Looney Tunes Escapes the Censor’s Axe…So Far

Well, except for Pepe LePew

Given all we know about the way culture moves in this century, it should have surprised no one that the various stock characters of the Looney Tunes universe were ever going to make it 2021 without some complaints and some changes.

We’ll note that The Federalist was a year early to the idea of subjecting Looney Tunes to the cancel culture microscope. And now mainstream culture has justified their paranoia. With HBO Max running a new series of cartoons featuring Bugs Bunny, Daffy Duck, and the rest, and a Space Jam sequel on deck, the inevitable grumbling about comedy that hasn’t aged well turned into a full-blown shouting match after a New York Times Op-Ed piece by Charles Blow (which is mostly about the Dr. Seuss book discontinuation issue) mentioned problems with Speedy Gonzales and Pepé Le Pew. 

The Internet, as it does, took that outrage ball and ran with it. Now, these two characters are under fire for cultural stereotyping. One of them will not be appearing in the upcoming Space Jam sequel: Pepé Le Pew, the one who is very rapey.


Furthermore, people have called out Le Pew  as an obvious French Lothario stereotype, which turns out to be even more complicated: in France, they changed Le Pew’s ethnicity to Italian, as Tim Soret points out on Twitter. Because portraying Italian lovers as gropey and horny is better, somehow? Not surprisingly, because it’s Twitter, the skunk has his defenders who are presumably all right with persistent sexual harassment as long is it’s between non-human cartoon characters.

On the matter of Pepe and Speedy, I decided to try to remember on my own, without 2021 hindsight, what I thought of these characters growing up.

With absolute certainty I can tell you that Pepe Le Pew always seemed skeevy to me, a sexually depraved Wile E. Coyote who needed chemical castration. Did I know what chemical castration was as a six- or seven-year-old in front of the TV? No. Had someone explained it to me in great detail, would I have supported doing that to the cartoon skunk? I’m confident my child-self would have.

I’m proud to say I didn’t need nearly 40 more years to figure that one out. In the #MeToo era, Le Pew has no business in any new animated properties unless they are underground, unsanctioned, and X-Rated, something like, “Pepe Le Pubis in Pussy Purgatory.” Something classy like that.

The fastest mouse

Speedy Gonzales presents a whole other set of issues, which start with the fact that in the Looney Tunes cartoons, he’s not a lecherous villain/pursuer like Le Pew, he’s a wily and smart hero, more along the lines of Bugs Bunny. He’s tiny and fast and clever even as he’s throwing around extremely outdated Spanglish phrases that seem cringey now.

But to Latino/Hispanic/Mexican kids like me growing up, Speedy was one of the only representations we had on television at the time, let alone in an animated world we actually wanted to watch.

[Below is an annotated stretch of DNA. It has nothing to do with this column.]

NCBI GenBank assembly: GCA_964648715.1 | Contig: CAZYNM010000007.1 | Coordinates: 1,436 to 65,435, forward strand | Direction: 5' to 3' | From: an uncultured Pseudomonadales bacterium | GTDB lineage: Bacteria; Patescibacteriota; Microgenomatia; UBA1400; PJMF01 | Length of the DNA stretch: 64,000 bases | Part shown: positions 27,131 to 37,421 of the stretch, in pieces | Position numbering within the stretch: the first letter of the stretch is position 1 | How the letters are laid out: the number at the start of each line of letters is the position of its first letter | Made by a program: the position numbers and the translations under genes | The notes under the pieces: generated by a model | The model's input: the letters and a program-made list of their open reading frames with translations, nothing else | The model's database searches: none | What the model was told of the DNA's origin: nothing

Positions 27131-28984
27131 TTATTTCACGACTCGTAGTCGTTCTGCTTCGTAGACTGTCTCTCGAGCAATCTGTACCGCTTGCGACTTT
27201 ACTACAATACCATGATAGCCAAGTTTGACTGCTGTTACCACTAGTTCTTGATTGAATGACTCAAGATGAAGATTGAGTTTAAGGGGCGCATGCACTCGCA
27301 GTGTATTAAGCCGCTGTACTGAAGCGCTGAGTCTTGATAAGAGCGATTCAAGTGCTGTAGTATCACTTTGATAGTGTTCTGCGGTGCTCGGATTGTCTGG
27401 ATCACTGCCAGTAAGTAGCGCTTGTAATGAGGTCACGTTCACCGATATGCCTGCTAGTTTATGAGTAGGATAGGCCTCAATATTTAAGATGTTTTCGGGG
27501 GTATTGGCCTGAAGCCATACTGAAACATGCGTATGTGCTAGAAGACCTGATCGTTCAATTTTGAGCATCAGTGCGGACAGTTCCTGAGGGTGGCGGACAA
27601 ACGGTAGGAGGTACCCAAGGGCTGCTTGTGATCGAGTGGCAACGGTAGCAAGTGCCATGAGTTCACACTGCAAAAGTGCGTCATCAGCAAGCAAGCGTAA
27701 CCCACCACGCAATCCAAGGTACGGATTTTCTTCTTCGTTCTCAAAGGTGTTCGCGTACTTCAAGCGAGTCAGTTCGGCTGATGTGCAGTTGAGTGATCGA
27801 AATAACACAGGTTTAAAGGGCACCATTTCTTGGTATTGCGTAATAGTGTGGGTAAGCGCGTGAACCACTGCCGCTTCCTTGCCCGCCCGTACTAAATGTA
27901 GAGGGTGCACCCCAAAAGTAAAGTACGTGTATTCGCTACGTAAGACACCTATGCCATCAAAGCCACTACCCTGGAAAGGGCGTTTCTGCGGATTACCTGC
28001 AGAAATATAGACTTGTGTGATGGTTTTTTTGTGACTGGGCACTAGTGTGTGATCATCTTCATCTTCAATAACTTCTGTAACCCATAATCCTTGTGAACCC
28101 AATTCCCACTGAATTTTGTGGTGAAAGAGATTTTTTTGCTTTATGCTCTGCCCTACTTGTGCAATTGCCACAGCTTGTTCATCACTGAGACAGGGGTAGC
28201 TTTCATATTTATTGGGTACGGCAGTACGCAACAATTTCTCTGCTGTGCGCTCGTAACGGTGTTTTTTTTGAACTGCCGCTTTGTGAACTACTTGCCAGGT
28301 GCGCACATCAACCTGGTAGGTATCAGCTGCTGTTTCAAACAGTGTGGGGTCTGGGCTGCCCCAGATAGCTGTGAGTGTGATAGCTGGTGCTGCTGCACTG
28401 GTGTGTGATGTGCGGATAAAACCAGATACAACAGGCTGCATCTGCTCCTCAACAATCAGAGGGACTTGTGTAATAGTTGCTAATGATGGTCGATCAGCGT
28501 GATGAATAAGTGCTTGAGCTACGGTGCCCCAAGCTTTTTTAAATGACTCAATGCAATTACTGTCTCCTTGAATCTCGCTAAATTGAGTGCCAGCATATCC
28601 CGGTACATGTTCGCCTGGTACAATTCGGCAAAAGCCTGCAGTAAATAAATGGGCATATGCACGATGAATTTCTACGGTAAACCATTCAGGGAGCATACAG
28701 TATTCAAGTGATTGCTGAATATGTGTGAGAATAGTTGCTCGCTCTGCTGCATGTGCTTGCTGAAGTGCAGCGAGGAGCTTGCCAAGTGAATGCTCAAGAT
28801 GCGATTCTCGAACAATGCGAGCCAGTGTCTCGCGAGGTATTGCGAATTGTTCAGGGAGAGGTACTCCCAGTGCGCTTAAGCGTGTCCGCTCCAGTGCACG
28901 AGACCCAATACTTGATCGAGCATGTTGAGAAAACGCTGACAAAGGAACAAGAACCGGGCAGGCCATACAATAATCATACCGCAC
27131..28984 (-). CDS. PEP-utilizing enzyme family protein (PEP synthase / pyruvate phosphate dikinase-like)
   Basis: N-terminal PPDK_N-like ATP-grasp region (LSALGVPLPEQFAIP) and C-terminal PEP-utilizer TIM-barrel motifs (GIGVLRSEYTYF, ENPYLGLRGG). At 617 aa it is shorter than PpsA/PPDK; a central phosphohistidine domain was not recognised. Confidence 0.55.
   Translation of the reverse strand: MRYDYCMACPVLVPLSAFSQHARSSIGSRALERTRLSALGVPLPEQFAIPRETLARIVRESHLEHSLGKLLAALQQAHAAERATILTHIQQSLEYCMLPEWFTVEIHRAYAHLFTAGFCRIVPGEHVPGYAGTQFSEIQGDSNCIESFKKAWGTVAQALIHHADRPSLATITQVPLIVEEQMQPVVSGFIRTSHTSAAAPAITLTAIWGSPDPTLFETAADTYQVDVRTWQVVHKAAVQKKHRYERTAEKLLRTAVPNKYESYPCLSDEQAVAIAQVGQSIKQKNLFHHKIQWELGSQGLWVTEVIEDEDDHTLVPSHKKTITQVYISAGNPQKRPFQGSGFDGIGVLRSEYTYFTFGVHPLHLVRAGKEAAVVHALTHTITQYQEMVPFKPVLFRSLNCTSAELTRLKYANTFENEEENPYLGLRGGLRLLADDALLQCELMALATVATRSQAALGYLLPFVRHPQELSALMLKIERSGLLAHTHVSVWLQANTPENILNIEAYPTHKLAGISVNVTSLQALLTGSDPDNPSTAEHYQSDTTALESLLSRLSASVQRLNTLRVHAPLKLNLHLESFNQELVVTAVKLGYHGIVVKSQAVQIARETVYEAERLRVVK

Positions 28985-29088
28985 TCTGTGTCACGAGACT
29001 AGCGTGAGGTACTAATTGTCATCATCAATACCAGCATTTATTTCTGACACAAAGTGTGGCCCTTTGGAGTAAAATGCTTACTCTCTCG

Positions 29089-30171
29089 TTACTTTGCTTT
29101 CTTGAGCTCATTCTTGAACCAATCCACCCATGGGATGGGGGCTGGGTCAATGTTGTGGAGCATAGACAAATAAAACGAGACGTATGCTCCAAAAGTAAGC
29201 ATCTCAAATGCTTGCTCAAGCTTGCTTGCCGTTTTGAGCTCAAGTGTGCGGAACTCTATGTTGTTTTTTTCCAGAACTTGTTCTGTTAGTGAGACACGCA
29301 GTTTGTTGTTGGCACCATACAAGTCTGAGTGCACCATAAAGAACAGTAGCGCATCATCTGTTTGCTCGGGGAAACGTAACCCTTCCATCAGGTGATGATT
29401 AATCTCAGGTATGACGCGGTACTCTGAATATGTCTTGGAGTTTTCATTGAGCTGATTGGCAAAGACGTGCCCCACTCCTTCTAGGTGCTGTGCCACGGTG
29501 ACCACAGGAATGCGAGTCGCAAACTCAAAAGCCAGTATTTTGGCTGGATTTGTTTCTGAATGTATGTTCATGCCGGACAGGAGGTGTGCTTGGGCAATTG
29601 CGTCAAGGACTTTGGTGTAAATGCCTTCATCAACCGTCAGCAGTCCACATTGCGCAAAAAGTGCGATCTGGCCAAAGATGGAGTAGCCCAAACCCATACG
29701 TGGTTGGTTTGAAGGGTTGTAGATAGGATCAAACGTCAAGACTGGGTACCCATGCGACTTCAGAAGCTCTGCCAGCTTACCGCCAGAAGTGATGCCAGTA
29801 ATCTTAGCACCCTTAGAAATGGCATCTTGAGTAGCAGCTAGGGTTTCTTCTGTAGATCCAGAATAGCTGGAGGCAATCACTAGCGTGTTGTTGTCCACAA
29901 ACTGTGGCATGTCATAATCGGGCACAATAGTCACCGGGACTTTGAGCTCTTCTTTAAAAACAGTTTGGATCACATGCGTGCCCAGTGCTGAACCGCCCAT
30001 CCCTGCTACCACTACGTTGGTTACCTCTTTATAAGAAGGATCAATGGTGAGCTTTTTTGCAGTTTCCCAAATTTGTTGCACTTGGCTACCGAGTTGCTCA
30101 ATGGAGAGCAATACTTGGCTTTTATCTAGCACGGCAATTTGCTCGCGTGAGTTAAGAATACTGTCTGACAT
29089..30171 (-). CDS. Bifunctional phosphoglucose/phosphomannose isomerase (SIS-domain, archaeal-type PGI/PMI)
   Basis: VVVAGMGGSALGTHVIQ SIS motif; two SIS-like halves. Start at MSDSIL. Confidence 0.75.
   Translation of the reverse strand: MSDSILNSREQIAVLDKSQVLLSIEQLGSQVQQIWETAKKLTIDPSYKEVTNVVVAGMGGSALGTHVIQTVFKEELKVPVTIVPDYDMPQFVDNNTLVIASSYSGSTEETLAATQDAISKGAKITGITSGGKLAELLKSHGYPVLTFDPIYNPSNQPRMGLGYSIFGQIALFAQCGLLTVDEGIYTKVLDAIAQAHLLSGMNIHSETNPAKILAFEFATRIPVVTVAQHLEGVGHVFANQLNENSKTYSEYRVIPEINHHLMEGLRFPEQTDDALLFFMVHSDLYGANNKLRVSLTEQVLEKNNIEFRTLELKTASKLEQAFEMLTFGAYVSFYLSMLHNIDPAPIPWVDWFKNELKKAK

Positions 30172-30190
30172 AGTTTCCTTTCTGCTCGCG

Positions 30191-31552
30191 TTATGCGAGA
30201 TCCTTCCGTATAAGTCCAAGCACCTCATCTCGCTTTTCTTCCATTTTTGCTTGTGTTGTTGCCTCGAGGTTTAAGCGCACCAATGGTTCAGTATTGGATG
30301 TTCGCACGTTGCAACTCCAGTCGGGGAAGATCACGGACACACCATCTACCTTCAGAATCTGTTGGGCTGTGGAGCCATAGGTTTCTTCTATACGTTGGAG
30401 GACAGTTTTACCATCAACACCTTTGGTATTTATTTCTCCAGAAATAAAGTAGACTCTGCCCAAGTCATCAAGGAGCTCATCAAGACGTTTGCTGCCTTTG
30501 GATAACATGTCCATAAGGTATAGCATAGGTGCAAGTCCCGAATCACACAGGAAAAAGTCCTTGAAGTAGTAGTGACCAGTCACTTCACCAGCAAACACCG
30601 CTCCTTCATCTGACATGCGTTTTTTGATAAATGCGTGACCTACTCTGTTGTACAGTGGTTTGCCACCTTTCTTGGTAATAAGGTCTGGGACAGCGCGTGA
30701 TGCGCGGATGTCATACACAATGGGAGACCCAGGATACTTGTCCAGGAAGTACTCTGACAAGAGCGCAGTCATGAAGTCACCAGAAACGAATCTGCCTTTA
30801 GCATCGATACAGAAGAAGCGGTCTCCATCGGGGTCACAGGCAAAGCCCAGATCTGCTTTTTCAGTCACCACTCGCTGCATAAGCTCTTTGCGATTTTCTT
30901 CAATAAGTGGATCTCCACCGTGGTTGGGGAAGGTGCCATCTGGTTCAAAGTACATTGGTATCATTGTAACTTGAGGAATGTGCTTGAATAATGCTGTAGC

I know I’m not the only Latino kid who grew up crying, “¡Arriba, arriba! ¡Ándale, ándale!” as I tore around the house in my Underoos, waving an imaginary sombrero. We loved the character because he was a hero, an undermouse. His brown mouse skin and diminutive stature spoke to us little kids who either had Mexican accents, or who had many family members with accents. I’m not alone. “He was the only Mexican in Hollywood I knew who never lost–well, him and Cheech and Chong,” wrote Gustavo Arellano in the Los Angeles Times. A lot of us still revere the mouse

Yes, Speedy is a running, hopping stereotype, but so are Yosemite Sam (angry white NRA member), Elmer Fudd (impotent white NRA member), Foghorn Leghorn (southern lawyer?), Tasmanian Devil (Australian rugby player?), Porky Pig (long-suffering stutterer), Marvin the Martian (stereotypical space alien).

It gave me great hope when Gabriel Iglesias, who is voicing Speedy in the new Space Jam, didn’t just tuck his mouse tail between his legs and apologize

Like many Latinos, Iglesias feels strongly for Speedy. Iglesias, who has made a great career as a stand-up comic and TV sitcom star, has always smartly walked the line between using Latino stereotypes for comic hay, and smartly subverting those stereotypes by being smarter, harder-working, and more prolific than nearly anyone in comedy. I’m more than happy to let Iglesias, who has a much closer connection to Speedy than any of us, speak for me: “U can’t catch me cancel culture. I’m the fastest mouse in all of Mexico.”

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Omar Gallaga

Omar L. Gallaga is a technology culture writer, formerly of the Austin American-Statesman, but he's not interested in fixing your printer. He's written for Rolling Stone, CNN, The Wall Street Journal, Television Without Pity, Previously.tv and NPR, where he was a blogger and on-air tech correspondent for "All Things Considered." He's a founding member of Austin's Latino Comedy Project, which recently concluded a two-year run of its original sketch-comedy show, "Gentrifucked."

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